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Anton BRUCKNER: Symphony No.8 & Symphony No.9*   London Symphony Orchestra / BBC Symphony Orchestra*  Jascha Horenstein BBC Music Legends BBCL 4017-2




This disc was reviewed by Tony Duggan last month. There now follows a technical appraisal

Like many others, I have a very high opinion of Horenstein's 1970 live recording of Bruckner 8 with the LSO. This recording has been available until now on M&A, Descant and Intaglio, which may or may not be exactly the same transfer -- I have the Intaglio. Now the BBC has given this performance an official release, with a new mastering from their own master tape.

I've always been pretty happy with the sound on my Intaglio copy, but I wanted to know whether the BBC was a significant improvement. Imagine my dismay when two authoritative voices -- Henry Fogel and Tony Duggan -- came down on different sides of this question. Tony found the improvement slight, Henry found it more important. The difference left me no choice but to fire off an order to MDT for the new BBC release, so I could hear for myself.

Listening confirmed that the BBC release sounds better -- the sound has more "air" and immediacy than the Intaglio, which sounds slightly muffled in comparison. Henry felt that the BBC sound was more extended at both high and low frequencies than the earlier release.

To analyze the differences more closely, I copied pieces of each recording into the computer and used a couple of different techniques to analyze them.

Examining the spectral content of the Intaglio immediately reveals its origin as an off-the-air taping -- the spectrum is sharply cut off at 15 kHz, and significant traces of the 19 kHz subcarrier are evident. There is also a gradual tailing off of high frequencies from about 10 kHz. The BBC shows no such anomalies at high frequency, with the response extending smoothly to at least 18 kHz. There was no significant difference in the low-frequency response of the two transfers, or in their overall frequency balance below about 10 kHz.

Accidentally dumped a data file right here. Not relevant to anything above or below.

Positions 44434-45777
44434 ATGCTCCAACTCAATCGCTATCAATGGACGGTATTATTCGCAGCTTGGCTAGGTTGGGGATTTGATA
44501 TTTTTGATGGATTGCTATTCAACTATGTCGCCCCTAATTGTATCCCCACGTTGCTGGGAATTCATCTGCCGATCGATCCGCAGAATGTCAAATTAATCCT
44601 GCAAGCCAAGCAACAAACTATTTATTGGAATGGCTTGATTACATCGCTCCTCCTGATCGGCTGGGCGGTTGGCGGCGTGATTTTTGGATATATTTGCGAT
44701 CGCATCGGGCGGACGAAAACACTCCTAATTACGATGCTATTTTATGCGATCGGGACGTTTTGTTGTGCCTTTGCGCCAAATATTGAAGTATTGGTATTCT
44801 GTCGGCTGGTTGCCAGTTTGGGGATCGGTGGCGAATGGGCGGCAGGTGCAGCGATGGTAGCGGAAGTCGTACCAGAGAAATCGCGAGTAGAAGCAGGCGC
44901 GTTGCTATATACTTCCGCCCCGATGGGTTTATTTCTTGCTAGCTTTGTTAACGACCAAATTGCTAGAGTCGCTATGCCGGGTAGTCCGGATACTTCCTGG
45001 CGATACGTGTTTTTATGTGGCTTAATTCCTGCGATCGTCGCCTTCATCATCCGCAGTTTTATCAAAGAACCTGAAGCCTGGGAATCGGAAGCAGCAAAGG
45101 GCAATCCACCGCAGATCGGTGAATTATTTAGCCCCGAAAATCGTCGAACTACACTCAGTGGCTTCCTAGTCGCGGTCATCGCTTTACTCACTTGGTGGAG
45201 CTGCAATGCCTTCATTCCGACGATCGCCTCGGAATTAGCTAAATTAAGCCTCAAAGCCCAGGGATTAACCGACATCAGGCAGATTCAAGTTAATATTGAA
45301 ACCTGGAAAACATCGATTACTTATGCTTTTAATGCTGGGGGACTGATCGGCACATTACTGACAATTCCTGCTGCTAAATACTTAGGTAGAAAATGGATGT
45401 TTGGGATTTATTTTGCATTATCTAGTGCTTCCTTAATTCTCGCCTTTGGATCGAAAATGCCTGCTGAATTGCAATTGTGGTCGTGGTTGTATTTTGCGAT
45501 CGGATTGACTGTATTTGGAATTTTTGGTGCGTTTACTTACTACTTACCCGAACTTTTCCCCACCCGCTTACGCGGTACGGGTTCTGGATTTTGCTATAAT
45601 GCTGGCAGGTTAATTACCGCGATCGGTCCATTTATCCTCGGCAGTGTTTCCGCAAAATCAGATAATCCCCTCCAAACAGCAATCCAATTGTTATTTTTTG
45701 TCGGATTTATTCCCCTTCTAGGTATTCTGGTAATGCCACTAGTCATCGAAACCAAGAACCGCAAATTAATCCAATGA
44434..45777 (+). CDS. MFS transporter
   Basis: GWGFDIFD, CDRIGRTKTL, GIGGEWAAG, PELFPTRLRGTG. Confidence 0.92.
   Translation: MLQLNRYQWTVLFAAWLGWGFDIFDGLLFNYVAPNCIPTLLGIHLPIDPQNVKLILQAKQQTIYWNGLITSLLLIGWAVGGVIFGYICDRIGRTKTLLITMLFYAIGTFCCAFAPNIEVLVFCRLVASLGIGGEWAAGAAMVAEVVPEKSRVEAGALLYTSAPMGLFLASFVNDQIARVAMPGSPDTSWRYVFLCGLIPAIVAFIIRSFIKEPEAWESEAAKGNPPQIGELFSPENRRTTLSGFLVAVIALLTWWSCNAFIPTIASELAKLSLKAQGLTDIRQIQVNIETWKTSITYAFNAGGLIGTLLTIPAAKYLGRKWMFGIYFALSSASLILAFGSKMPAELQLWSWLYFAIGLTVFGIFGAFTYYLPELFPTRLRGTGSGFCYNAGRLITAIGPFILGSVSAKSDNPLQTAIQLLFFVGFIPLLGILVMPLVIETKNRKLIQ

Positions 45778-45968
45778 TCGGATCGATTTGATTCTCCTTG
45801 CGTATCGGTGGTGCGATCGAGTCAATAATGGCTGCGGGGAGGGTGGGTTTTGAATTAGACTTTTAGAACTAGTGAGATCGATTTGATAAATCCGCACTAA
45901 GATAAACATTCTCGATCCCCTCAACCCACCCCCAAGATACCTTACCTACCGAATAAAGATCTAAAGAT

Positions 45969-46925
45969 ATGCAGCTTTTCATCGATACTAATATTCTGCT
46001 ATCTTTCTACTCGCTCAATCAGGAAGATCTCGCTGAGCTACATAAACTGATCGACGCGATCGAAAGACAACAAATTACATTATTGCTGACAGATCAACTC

Though the off-air origin of the Intaglio is clear, the taping was clearly done very carefully and on high-quality equipment; there is no significant compression of peak responses compared to the BBC, and very little if any audible extra distortion. The slight attenuation of high frequencies accounts for the relative (slight) dullness of sound on the Intaglio.

Since the Intaglio came off the air, it was possible that extra dynamic range compression (applied at the time of transmission) would be evident. In fact, there is none detectable -- both the BBC and the Intaglio have the same dynamic contours, which reflect the careful use of a moderate amount of dynamic range compression at the time of original recording.

There is no sign that the BBC issue was Cedared or otherwise denoised. Both recordings have roughly the same signal-to-noise ratio, which is reasonably good but which lets through some tape hiss.

So where do I come out? The BBC certainly sounds better, and as Henry mentioned the effect seems to be cumulative over long listening. On the other hand, the Intaglio remains perfectly satisfying and no one should buy the BBC issue in the hope of major sonic improvement.